History doesn’t always repeat itself, but it’s often instructive. In the final quarter of the year in which the market made highs in September – statistically the market’s worst-performing month – stocks have typically finished with a flair. Since 1928, there have been 29 Septembers in which the S&P 500 made a 12-month high. Following those 29 instances, the market rose over 80% of the time in the fourth quarter, averaging a 3.7% increase, says Doug Ramsey, chief investment officer of the Leuthold Group. Better still, 15 of those 29 September price highs were also accompanied by 12-month advance/decline line highs – as is the case now. Stocks increased an average 5.9% in the fourth quarter in those 15 instances. The sustainability of a new high is related to its underlying technical, monetary, and economic underpinnings, Ramsey says. “We expect higher highs in the fourth quarter,” he adds.

. . . Vito Racanelli, Barron’s (10-2-17)

Shakes off bad news and listens to good news! That’s how the past two weeks have been since the “melt up” began. As we wrote early last week (10-3-17):

According to Investopedia, “A melt up is a dramatic and unexpected improvement in the investment performance of an asset class driven partly by a stampede of investors who don't want to miss out on its rise rather than by fundamental improvements in the fundamentals.” “Unexpected” is certainly the right word because the recent rally was certainly unexpected by us. Now whether it’s continuing to “melt up” remains to be seen, but what has happened since a week ago sure resembles how such melt ups begin.

. . . Accordingly, this week should tell us if we are totally wrong on a trading basis, or just wrong for a week.

Obviously, last week the “melt up” continued as the S&P 500 (SPX/2549.33) gained 1.2% for the week and roughly a 2% gain since the “melt up” began on September 25, 2017. Playing no small part in the “melt up” has been the institutional cash cache, rather reluctantly being put to work in stocks. A case in point was a recent story we read disclosing that one famous money manager has 40% of his $30 billion portfolio in cash! We read that story with both amazement and amusement. Amazement because we were surprised the money manager admitted to the Wall Street world that he still had that huge cash position after nearly a 450 point rally (~21%) by the SPX since the presidential election. Amusement because he actually allowed himself to be quoted. All of this reminded us of a quote from one of Wall Street’s greats, namely Raymond F. DeVoe, who we knew in a past life. It was written in December of 1995 and titled, “What I learned About the Stock Market in 1995.” While there are nine “proven and probable tenets of investing” contained in said report, here are the two that just may apply to the current stock market environment. To wit:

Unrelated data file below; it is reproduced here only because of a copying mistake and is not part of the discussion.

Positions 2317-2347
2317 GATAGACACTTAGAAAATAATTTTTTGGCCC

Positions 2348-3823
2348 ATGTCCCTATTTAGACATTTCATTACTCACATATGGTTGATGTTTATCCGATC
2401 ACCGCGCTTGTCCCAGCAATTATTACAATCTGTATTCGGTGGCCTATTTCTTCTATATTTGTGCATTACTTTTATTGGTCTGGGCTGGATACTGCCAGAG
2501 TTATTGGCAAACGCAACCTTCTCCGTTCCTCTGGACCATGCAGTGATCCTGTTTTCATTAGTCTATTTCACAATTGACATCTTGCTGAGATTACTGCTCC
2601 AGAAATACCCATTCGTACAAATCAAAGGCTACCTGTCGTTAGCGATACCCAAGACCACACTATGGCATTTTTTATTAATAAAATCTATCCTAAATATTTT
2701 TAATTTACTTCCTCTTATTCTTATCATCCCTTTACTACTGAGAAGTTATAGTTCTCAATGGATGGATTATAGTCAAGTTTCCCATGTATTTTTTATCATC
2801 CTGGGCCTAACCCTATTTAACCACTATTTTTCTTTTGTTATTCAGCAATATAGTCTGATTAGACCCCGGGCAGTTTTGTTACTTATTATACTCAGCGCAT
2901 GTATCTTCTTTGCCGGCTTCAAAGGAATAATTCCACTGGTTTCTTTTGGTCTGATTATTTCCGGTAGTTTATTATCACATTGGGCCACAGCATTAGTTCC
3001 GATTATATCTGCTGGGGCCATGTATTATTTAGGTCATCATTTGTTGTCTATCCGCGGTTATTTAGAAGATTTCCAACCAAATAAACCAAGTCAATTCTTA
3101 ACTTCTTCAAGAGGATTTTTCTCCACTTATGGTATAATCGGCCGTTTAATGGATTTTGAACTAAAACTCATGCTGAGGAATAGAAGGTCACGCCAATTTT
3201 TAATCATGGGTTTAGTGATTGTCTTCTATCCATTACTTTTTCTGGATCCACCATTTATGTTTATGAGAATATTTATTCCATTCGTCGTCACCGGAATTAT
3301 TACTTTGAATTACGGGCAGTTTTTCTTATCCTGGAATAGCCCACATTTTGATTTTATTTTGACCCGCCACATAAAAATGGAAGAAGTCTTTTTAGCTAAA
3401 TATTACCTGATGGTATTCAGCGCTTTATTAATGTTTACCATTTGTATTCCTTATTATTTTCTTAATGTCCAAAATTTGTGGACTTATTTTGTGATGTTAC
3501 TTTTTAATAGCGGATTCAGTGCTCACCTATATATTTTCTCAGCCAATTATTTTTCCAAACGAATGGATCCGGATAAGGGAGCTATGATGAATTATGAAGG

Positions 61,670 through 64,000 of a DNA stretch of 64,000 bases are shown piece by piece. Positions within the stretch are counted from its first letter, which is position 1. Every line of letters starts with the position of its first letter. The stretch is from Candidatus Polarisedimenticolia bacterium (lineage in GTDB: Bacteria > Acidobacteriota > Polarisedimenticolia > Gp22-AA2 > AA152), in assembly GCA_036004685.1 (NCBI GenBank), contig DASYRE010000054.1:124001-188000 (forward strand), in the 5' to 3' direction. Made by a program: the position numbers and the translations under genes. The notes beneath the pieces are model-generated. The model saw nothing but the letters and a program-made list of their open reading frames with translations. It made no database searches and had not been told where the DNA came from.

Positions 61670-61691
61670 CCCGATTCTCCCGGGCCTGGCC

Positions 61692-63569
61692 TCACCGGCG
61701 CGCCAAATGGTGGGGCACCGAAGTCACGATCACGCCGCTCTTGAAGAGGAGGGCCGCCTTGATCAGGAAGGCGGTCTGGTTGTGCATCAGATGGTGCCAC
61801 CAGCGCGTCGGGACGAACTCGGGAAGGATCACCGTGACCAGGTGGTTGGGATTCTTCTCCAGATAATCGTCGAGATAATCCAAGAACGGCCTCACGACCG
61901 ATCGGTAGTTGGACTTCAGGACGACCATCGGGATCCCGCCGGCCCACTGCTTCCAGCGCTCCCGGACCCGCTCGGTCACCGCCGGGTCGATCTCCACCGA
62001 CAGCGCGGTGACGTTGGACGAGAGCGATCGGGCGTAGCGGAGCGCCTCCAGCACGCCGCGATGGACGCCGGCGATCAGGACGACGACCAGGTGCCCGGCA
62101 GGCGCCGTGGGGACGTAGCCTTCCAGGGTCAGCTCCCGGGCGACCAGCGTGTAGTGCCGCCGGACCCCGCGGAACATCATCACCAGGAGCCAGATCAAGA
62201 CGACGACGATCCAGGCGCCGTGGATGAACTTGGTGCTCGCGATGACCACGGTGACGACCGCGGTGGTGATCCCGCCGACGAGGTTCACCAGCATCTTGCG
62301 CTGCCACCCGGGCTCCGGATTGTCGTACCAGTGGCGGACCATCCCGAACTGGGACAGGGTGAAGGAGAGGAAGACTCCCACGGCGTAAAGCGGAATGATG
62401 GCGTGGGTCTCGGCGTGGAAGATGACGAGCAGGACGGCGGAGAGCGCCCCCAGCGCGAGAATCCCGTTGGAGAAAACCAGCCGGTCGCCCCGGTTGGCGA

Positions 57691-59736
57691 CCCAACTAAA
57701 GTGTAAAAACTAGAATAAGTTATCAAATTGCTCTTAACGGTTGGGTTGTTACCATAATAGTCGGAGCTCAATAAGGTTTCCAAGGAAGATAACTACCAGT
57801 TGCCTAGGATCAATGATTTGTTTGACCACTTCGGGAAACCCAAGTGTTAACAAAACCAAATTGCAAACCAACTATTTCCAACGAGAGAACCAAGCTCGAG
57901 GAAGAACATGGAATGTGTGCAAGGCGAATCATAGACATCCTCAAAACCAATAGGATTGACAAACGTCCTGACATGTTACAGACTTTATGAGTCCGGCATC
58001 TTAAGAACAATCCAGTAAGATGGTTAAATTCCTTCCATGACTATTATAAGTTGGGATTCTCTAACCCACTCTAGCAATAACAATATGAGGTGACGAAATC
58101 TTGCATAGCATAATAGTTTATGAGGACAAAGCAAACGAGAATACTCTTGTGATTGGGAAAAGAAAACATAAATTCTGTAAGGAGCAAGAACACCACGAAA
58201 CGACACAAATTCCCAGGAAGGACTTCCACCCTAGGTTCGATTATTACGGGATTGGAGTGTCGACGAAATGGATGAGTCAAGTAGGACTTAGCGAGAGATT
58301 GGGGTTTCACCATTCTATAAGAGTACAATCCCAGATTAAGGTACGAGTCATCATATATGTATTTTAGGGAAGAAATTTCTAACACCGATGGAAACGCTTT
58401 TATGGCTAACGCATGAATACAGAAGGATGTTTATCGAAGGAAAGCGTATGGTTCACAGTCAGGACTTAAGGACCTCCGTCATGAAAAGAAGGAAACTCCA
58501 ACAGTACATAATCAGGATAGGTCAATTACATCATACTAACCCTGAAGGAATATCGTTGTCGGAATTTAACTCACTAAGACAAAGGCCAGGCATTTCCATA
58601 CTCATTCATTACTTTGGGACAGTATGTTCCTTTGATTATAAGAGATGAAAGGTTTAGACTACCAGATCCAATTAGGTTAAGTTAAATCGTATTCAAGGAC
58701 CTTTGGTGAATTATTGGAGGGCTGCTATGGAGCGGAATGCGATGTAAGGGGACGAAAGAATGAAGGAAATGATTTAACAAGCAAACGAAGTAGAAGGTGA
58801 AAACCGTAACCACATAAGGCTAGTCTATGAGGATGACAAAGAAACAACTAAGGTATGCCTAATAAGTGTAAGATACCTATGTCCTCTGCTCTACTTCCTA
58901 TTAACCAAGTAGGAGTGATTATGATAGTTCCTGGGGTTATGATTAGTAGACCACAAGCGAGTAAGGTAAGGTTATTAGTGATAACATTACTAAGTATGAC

This time it really is different. I don’t see why this isn’t obvious to everyone. This is a new era where old valuations no longer matter. You have to buy the concept and ignore everything else. This is the age of the New Valuation Paradigm [Andrew and I have written extensively about this and why stocks may not be all that expensive]. . . . Don’t talk to older people, your father’s friends or read Barron’s. They might convince you not to buy stocks and prevent you from making a lot of money. Just because they’ve had 40 years’ experience on Wall Street doesn’t mean that they know more than I do. They just don’t get it. Stocks go up. Period. Case closed.

Moving on, the “melt up” has lifted the SPX above the parallel channel that has been intact for months, as well as vaulting it above the bearish ascending wedge chart formation previously referenced in these missives (Chart 1). It has also left the SPX two standard deviations above its 50-day moving average, which typically means it doesn’t get much more overbought than that before at least a pause or pullback develops. To be sure, the SPX is extremely overbought on a short-term trading basis (Chart 2). In fact, the “over-bought-ness” leaves all but two of the macro sectors (utilities and consumer discretionary) very overbought in the near term (Chart 3). Speaking to the sectors, we have favored the technology, healthcare, materials, industrials, financials, and consumer discretionary sectors for a long time. Three of those sectors have outperformed the S&P 500 year-to-date and three have not (Chart 4). More recently we have warmed up to the energy sector with particular emphasis on the master limited partnership space. Accordingly, we have been asked which names from the Raymond James research universe we favor. Our response has been, Energy Transfer (ETE/$17.92/Outperform), Energy Product Partners (EPD/$26.29/Strong Buy), and Genesis Energy (GEL/$24.44/Outperform). Of course, you could always consider one of the exchange traded funds (ETF), or mutual funds, that play to the midstream space. For additional ideas please refer to our fundamental analysts’ favored names.